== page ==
So there you have it, a valiant attempt to effect change and a more nuanced debate - that went nowhere. If anything, let this week's discourse serve as a case study in just how difficult it is to change the status quo of American and global Jewish dialogue about Israel.
What has our discourse come to when it takes a Harvard lawyer to explain why ad hominem arguments are illegitimate in public discourse? The same lawyer who only four days ago levied the harshest of ad hominem attacks himself. Has the global Jewish community really lost its sense of compassion which is so fundamental to the core not only of Judaism but of Zionism as well? The legal legitimacy of the State of Israel was one of David Ben Gurion's largest concerns before the founding of the state. When did the pro-Israel movement get so out of touch with its origins?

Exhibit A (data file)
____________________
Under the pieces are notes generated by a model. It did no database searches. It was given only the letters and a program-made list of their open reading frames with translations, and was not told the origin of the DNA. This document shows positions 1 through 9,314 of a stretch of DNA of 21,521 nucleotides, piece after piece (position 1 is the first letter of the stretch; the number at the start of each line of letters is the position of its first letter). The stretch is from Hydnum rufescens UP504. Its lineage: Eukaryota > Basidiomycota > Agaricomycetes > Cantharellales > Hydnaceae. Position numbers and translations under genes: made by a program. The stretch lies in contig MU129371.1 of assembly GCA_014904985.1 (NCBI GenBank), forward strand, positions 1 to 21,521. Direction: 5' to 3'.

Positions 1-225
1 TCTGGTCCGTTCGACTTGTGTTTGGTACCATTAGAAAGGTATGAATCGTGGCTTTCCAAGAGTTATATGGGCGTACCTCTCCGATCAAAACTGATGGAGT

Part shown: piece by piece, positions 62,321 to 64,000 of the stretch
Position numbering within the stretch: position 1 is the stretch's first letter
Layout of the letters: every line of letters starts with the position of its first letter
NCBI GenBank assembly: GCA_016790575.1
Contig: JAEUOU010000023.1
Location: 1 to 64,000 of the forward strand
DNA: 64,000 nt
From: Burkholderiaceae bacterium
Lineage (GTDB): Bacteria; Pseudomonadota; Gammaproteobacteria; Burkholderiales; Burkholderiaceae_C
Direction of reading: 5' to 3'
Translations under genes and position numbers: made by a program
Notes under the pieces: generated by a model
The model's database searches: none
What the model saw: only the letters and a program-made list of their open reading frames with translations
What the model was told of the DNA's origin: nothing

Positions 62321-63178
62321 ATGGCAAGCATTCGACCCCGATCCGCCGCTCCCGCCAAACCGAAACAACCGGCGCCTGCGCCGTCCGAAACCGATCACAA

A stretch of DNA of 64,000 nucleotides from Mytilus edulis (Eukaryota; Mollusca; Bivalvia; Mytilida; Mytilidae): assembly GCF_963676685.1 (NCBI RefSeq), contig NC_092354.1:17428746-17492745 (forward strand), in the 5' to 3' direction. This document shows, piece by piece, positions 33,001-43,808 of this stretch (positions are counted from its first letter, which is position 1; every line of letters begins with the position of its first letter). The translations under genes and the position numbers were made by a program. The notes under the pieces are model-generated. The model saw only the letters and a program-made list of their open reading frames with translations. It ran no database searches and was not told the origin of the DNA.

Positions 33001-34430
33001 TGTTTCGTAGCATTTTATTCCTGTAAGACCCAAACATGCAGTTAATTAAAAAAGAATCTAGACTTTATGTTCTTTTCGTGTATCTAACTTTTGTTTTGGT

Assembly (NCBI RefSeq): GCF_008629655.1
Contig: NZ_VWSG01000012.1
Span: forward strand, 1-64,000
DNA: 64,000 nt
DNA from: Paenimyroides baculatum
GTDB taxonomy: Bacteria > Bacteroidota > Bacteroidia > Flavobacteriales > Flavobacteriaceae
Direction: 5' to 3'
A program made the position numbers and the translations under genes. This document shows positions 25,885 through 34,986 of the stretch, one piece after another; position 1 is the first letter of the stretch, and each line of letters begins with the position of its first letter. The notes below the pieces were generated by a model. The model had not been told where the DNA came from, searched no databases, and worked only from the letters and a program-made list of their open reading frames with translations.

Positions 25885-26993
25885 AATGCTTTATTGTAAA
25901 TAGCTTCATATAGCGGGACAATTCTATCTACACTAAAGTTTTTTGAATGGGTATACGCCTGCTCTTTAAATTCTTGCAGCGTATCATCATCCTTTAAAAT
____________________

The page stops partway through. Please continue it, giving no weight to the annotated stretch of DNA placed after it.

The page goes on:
In levying attacks on Alan Dershowitz this week, the tone of my comments have certainly been less than accomodating. But my beef is truly not with Professor Dershowitz as a person. It is rather with the partial and speciest tone of debate which his specific comments this week helped to encourage. In reality, the offenders against civil discourse are many.
What gives us as diaspora Jews the right to boil down the day-to-day complexities of Israeli and Palestinian life to black and white complexity? Since when is accusing a dissenter of being a bad Jew the way that we conduct discourse? The professor has shamelessly divested from engagement on this vital issue. But truly, this discourse is not the purvey of Alan Dershowitz alone, but rather of all who engage in discussion of Israel.
Let this week's events be a demonstration of how much work is yet left to do. How much more room remains for progress.